U.S. Intensifies Military Encirclement of China
November 17, 2012
U.S. Intensifies Military Encirclement of China
With the emergence of China as the world’s second-largest economy and its concomitant renewal of (comparatively minor) territorial claims in the East China Sea and South China Sea, the stage is set for a U.S.-Chinese confrontation of a nature and on a scale not seen since before the Sino-Soviet split of 1960.
Following the expansion of the North Atlantic Treaty Organization throughout Europe over the past thirteen years – every European nation is now a full member of or involved in one or more partnership arrangements with the U.S.-led military bloc except for Cyrus, which is under intensified pressure to join the Partnership for Peace program – which has enforced a cordon sanitaire on Russia’s western and much of its southern frontier, it was inevitable that the U.S. and its allies would next move to encircle, quarantine and ultimately confront China.
In the past decade the Pentagon has begun conducting annual multinational military exercises in nations bordering China (Khaan Quest in Mongolia, Steppe Eagle in Kazakhstan) and near it (Angkor Sentinel in Cambodia), has with its NATO allies waged war and moved into bases in nations bordering China – Afghanistan, Kyrgyzstan, Pakistan and Tajikistan – as well as nearby Uzbekistan, and, even before the official announcement of the strategic shift to the Asia-Pacific region, acquired the use of new military facilities in Afghanistan, Kyrgyzstan, Pakistan, Australia, Singapore and the Philippines.
President Obama’s current visit to Cambodia, Myanmar and Thailand and Defense Secretary Leon Panetta’s simultaneous trip to Australia, Cambodia and Thailand are exemplary of this trend.
Early this year NATO announced the launching of its latest, and first non-geographically specific, partnership program, Partners Across the Globe, which began with the incorporation of eight Asia-Pacific nations: Afghanistan, Australia, Iraq, Japan, Mongolia, New Zealand, Pakistan and South Korea.
Since the summer of 2010 the U.S. has been courting the ten members of the Association of Southeast Asian Nations (Brunei, Cambodia, Indonesia, Laos, Malaysia, Myanmar, the Philippines, Singapore, Thailand and Vietnam), several of whom are embroiled in island disputes with China, for inclusion into a rapidly evolving Asian analogue of NATO which includes the eight above-mentioned new NATO partners and is intended to be a super-Cold War era-like bloc subsuming the former members of the Central Treaty Organization (CENTO), Southeast Asia Treaty Organization (SEATO) and Australia, New Zealand, United States Security Treaty (ANZUS) into a systematic initiative aimed against China.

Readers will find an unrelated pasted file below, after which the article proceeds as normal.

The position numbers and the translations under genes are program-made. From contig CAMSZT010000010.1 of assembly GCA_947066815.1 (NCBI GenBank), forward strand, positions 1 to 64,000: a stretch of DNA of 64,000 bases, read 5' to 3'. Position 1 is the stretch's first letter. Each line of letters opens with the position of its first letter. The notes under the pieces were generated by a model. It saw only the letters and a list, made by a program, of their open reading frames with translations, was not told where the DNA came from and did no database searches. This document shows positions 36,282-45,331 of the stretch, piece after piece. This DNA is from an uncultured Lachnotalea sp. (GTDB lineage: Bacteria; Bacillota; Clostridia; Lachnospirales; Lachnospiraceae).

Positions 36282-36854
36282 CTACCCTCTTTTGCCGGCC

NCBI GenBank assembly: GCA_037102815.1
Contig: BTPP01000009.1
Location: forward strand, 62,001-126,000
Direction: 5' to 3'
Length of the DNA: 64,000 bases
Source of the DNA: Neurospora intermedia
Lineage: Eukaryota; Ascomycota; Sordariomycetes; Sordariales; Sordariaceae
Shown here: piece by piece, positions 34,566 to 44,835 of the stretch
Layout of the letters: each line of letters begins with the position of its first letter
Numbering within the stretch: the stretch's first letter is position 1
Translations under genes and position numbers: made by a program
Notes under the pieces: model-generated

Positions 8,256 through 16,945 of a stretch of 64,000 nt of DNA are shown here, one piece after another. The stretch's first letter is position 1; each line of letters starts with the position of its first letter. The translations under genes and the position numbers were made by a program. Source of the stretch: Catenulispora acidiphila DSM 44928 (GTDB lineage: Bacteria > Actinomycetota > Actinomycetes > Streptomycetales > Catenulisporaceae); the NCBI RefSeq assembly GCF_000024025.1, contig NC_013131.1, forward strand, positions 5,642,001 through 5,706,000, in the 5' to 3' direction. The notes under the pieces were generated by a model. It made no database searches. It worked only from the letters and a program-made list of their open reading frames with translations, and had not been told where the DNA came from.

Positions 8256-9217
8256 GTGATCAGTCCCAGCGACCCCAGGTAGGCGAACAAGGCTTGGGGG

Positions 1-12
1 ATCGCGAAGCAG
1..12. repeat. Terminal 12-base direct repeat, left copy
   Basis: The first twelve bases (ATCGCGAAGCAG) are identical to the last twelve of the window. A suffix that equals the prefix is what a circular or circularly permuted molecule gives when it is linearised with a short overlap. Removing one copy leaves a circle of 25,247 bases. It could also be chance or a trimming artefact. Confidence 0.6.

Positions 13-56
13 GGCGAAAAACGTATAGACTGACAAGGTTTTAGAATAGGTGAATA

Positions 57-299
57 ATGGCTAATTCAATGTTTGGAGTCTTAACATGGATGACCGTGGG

The so-called Asia-Pacific pivot also entails the deployment of 60 percent of total American naval assets – quantitatively the largest and qualitatively the most technologically advanced and lethal in the world – to the Asia-Pacific region. Even before that U.S. Pacific Command’s area of responsibility has included over 50 percent of the world’s surface, more than 100 million square miles, with U.S. Central Command bordering China and India in the other direction. The U.S. Seventh Fleet, tasked to patrol the waters of the Asia-Pacific, is the largest overseas naval force in the world and will be further enhanced by the U.S. Navy’s intensified deployment to the region. The U.S. has eleven of the world’s twelve nuclear aircraft carriers and all eleven supercarriers.
Washington is also incorporating several Asia-Pacific nations into its global interceptor missile grid, in its initial avatar launched in conjunction with NATO and the so-called European Phased Adaptive Approach which will station increasingly longer-range land-based missiles in Romania and Poland and Aegis class cruisers and destroyers equipped with Standard Missile-3 interceptors in the Mediterranean and likely later in the Baltic, Norwegian, Black and even Barents Seas.
The Pentagon’s partners in the Asia-Pacific wing of the international missile system, which targets China as the European version does Russia, include to date Japan, South Korea, Australia and Taiwan, with the Philippines reported to be the future host of two Forward-Based X-Band Radar-Transportable interceptor sites of the sort deployed to Turkey at the beginning of this year and to Israel in 2008.
China is a critically important component of the two groups representing the greatest potential for a multi-polar world, BRICS (Brazil, Russia, India, China, South Africa) and the Shanghai Cooperation Organization. Russia, its partner in both, confronting the same threats from the West, must, in its own interest as well as those of world peace and equilibrium, support China against American brinkmanship and gunboat diplomacy.